Today was generator day. Pull the EU2000 out of its protective Hardigg case, start it up, hook up a few goodies to it to give it some actual work to do, and then after about a half hour turn it off and pack it up.
I’ve had the EU2000 now for a few years and have only had one occasion to need it – big windstorm back in 2015 that knocked out power for around ten hours. But that doesn’t mean something longer and worse isn’t coming down the pike. Gotta be prepared.
Speaking of prepared, my mailman told me about an experience he had last weekend. He and his wife were out on one of the logging roads way in the middle of nowhere when he came across a couple who, somehow, both rolled their fourwheelers off the road and down a ravine. The guy was pinned under his vehicle with a compound fracture to his leg, his wife was further downhill with a punctured lung, broken bones, and was basically an hour or two away from needing a priest more than a doctor. Mailman was driving along the road and saw the something in the heavy brush…the man had fastened a piece of clothing to a long stick and was waving it for help. They’d been out there, in the sun, bleeding and dying, for about an hour and a half.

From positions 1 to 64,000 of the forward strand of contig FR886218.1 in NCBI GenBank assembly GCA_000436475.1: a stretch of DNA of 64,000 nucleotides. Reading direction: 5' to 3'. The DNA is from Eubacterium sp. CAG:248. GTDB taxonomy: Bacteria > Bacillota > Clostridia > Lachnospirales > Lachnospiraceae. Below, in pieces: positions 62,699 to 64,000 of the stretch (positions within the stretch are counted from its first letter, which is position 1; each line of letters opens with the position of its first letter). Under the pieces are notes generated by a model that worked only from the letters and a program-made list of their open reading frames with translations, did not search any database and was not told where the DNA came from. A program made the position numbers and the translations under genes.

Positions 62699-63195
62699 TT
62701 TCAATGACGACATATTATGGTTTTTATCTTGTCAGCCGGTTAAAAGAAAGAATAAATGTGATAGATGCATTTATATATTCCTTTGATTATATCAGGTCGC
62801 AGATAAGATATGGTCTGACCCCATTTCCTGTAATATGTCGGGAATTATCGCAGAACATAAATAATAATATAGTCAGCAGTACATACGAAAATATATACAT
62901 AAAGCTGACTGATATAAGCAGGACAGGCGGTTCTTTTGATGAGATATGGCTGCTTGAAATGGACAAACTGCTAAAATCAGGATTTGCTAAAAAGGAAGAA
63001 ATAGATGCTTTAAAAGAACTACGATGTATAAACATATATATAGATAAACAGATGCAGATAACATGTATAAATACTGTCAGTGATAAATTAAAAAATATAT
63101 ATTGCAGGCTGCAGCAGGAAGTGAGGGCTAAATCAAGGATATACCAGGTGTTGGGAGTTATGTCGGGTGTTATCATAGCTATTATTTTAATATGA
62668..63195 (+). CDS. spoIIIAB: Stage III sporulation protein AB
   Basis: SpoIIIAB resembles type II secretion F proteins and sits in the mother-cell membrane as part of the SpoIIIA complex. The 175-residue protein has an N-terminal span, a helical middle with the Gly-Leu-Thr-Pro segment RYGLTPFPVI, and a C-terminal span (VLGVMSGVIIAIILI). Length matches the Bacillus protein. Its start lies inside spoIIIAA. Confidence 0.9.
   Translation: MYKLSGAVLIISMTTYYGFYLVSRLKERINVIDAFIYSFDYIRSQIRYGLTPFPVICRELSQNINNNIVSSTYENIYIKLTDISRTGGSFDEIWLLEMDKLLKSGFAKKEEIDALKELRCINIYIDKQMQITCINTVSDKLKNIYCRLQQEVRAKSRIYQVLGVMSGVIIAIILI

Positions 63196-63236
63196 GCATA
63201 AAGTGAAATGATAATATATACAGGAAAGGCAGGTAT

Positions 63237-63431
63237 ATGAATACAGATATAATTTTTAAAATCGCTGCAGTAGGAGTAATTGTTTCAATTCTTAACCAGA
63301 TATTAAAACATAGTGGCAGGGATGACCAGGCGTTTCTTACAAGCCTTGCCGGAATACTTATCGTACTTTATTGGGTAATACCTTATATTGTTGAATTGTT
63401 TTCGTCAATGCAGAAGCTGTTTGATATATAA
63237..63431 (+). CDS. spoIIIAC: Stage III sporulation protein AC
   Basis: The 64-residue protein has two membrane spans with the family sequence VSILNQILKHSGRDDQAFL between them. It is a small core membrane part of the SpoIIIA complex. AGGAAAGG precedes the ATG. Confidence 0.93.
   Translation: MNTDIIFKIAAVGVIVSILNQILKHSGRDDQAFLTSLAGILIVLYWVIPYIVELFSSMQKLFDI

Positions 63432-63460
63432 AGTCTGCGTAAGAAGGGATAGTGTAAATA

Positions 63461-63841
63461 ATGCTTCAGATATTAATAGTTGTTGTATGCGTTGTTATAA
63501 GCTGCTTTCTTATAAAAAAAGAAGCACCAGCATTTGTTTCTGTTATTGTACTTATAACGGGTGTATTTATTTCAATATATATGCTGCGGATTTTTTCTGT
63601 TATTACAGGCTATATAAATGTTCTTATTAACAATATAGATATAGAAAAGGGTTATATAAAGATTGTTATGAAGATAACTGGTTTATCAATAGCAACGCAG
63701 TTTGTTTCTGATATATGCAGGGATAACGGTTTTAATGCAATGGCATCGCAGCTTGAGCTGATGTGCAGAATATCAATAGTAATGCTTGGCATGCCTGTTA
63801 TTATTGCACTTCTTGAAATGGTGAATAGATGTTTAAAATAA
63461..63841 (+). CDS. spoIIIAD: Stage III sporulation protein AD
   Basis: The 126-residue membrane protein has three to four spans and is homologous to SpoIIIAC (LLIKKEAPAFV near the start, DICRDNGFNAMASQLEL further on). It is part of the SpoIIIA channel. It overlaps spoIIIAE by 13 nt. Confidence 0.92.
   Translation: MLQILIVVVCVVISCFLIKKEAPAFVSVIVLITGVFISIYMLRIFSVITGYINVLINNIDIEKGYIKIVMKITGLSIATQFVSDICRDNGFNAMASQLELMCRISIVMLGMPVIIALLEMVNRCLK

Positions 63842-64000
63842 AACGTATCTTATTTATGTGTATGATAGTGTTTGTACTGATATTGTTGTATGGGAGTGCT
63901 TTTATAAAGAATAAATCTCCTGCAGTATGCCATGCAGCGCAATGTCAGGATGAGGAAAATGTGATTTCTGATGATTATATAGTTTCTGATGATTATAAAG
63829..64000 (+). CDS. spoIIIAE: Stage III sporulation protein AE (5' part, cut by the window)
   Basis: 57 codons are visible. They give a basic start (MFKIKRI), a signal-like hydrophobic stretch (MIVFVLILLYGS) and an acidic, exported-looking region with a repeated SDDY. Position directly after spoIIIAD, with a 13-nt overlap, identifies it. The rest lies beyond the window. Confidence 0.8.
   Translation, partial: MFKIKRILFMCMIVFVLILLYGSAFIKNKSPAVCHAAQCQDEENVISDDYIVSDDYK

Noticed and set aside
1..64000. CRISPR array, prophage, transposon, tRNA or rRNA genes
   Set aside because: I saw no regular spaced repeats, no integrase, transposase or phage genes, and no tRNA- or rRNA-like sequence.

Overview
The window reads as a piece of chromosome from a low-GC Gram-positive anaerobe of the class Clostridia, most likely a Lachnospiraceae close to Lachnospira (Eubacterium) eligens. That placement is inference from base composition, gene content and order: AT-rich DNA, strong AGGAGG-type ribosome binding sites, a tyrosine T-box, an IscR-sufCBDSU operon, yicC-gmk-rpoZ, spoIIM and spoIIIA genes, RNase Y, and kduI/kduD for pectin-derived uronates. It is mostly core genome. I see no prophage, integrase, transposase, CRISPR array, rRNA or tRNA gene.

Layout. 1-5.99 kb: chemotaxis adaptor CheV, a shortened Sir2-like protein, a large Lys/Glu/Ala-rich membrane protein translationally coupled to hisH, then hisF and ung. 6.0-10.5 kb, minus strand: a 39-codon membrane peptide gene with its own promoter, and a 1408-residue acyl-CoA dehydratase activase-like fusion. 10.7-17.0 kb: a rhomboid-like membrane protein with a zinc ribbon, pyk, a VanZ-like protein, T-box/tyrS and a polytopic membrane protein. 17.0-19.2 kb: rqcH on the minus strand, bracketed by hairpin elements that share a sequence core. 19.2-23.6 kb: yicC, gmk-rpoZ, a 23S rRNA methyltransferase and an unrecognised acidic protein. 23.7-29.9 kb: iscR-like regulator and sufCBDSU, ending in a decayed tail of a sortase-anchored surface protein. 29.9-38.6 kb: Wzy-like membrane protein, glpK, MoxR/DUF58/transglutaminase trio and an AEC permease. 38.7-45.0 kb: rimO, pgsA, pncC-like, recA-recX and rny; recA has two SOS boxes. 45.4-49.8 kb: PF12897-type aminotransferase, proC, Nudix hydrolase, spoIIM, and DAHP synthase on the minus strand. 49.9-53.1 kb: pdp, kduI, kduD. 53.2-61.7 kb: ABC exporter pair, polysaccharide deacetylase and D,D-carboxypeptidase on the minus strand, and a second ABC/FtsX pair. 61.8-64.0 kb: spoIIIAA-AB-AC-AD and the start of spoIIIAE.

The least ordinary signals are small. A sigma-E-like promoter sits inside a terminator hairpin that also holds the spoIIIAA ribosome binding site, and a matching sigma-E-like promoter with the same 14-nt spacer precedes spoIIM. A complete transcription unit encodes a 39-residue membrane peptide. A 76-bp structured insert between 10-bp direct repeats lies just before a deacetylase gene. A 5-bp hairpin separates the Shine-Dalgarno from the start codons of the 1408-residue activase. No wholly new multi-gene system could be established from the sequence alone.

Short version: mailman was able to climb up a hill and get a bar or two on his phone and dial in the local SAR. Not one but two helicopters managed to get there and find a landing spot, but it was tough describing exactly where they were in all that mess.
This is why whenever I go off the pavement I keep smoke and flares in the vehicle. Big ‘ol cloud of orange smoke, or a red cluster flare will do a good job of showing the guy in the door where to point the nose of the helicopter. Of course, knowing the UTM coords for where you are andbeing able to give that information to someone on the other end of your phone is pretty helpful, too.